To set a variable from the makefile, write a line starting with the variable name followed by ‘=’ or ‘:=’. Whatever follows the ‘=’ or ‘:=’ on the line becomes the value. For example,
objects = main.o foo.o bar.o utils.o
defines a variable named
objects. Whitespace around the variable
name and immediately after the ‘=’ is ignored.
Variables defined with ‘=’ are recursively expanded variables. Variables defined with ‘:=’ are simply expanded variables; these definitions can contain variable references which will be expanded before the definition is made. See The Two Flavors of Variables.
The variable name may contain function and variable references, which are expanded when the line is read to find the actual variable name to use.
There is no limit on the length of the value of a variable except the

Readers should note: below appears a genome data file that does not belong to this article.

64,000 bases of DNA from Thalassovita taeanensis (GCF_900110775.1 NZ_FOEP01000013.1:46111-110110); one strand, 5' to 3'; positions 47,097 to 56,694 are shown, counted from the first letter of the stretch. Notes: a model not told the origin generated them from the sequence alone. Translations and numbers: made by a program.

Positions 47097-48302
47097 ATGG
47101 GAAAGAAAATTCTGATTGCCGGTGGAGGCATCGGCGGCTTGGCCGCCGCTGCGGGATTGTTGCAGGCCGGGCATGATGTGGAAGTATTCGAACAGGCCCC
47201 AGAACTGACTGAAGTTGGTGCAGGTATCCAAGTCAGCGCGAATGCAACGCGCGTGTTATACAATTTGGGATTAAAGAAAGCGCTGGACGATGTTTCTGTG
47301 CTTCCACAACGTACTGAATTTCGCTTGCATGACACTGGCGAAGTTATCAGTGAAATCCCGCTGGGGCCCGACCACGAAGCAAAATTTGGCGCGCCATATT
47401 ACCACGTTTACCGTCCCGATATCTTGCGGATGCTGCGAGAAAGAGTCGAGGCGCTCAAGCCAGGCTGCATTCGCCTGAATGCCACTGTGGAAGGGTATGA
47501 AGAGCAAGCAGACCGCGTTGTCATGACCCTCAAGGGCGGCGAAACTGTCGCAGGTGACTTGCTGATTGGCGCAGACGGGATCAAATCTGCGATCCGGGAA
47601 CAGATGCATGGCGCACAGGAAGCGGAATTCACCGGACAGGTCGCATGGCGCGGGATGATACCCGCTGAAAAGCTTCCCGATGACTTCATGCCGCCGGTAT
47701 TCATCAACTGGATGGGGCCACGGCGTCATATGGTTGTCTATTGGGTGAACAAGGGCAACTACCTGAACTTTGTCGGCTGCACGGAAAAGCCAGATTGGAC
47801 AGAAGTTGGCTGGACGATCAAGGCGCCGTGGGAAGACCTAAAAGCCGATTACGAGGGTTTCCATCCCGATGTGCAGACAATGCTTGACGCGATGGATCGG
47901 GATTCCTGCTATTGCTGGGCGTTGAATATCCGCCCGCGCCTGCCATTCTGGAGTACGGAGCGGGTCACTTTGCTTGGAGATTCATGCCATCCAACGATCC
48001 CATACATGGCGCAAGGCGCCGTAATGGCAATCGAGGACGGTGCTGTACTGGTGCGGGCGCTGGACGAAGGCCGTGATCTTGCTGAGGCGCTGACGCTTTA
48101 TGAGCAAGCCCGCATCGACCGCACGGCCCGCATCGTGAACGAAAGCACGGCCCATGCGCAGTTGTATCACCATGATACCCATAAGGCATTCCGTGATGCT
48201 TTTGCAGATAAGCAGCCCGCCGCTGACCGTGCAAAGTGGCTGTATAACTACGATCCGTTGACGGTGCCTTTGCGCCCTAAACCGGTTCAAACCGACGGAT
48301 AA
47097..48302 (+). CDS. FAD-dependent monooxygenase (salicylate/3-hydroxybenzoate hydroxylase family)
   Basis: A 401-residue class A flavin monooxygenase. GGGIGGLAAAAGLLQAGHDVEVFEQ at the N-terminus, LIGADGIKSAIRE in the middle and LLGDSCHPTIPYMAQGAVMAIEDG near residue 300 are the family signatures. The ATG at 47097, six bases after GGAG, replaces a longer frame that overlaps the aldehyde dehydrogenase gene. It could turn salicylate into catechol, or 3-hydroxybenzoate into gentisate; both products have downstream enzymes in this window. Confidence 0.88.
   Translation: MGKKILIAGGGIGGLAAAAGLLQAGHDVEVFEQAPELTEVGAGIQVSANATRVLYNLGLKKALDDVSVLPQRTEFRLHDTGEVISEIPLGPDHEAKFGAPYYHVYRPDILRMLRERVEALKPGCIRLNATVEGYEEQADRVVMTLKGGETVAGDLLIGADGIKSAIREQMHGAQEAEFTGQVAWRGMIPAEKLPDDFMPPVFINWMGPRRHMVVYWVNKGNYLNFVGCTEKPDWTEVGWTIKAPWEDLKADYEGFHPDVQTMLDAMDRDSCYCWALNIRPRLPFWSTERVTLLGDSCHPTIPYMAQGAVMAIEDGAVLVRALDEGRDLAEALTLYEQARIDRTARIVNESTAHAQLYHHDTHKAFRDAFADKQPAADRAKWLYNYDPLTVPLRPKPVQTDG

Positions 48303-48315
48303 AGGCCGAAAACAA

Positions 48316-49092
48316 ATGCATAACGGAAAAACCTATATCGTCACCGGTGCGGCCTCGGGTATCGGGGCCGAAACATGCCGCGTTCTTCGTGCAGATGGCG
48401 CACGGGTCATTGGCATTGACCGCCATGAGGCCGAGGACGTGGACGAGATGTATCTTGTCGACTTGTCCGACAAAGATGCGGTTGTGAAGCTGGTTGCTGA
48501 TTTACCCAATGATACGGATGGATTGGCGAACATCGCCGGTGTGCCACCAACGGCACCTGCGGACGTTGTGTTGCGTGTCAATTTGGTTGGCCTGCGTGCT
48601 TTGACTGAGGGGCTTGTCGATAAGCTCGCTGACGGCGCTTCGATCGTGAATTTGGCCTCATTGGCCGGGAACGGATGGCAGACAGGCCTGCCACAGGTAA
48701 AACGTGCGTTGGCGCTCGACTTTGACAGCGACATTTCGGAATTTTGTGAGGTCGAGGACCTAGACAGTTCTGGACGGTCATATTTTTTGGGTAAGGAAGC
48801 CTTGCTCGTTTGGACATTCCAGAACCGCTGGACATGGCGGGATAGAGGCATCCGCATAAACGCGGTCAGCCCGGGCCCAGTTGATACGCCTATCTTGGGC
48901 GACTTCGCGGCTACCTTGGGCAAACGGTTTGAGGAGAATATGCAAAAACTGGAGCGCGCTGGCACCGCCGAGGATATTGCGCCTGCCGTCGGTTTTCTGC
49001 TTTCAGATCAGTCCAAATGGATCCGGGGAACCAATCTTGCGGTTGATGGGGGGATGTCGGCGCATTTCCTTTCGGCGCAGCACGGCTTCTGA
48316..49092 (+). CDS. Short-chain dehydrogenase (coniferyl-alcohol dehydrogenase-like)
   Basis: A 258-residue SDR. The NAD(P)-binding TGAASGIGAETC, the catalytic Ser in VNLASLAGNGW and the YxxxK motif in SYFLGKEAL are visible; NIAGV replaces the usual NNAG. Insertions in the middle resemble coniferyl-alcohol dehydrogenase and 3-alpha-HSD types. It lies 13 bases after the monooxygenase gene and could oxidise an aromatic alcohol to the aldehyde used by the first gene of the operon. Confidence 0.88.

amount of swapping space on the computer. When a variable definition is
long, it is a good idea to break it into several lines by inserting
backslash-newline at convenient places in the definition. This will not
affect the functioning of
make, but it will make the makefile easier
Most variable names are considered to have the empty string as a value if you have never set them. Several variables have built-in initial values that are not empty, but you can set them in the usual ways (see Variables Used by Implicit Rules). Several special variables are set automatically to a new value for each rule; these are called the automatic variables (see Automatic Variables).
If you'd like a variable to be set to a value only if it's not already
set, then you can use the shorthand operator ‘?=’ instead of
‘=’. These two settings of the variable ‘FOO’ are identical
FOO ?= bar
ifeq ($(origin FOO), undefined) FOO = bar endif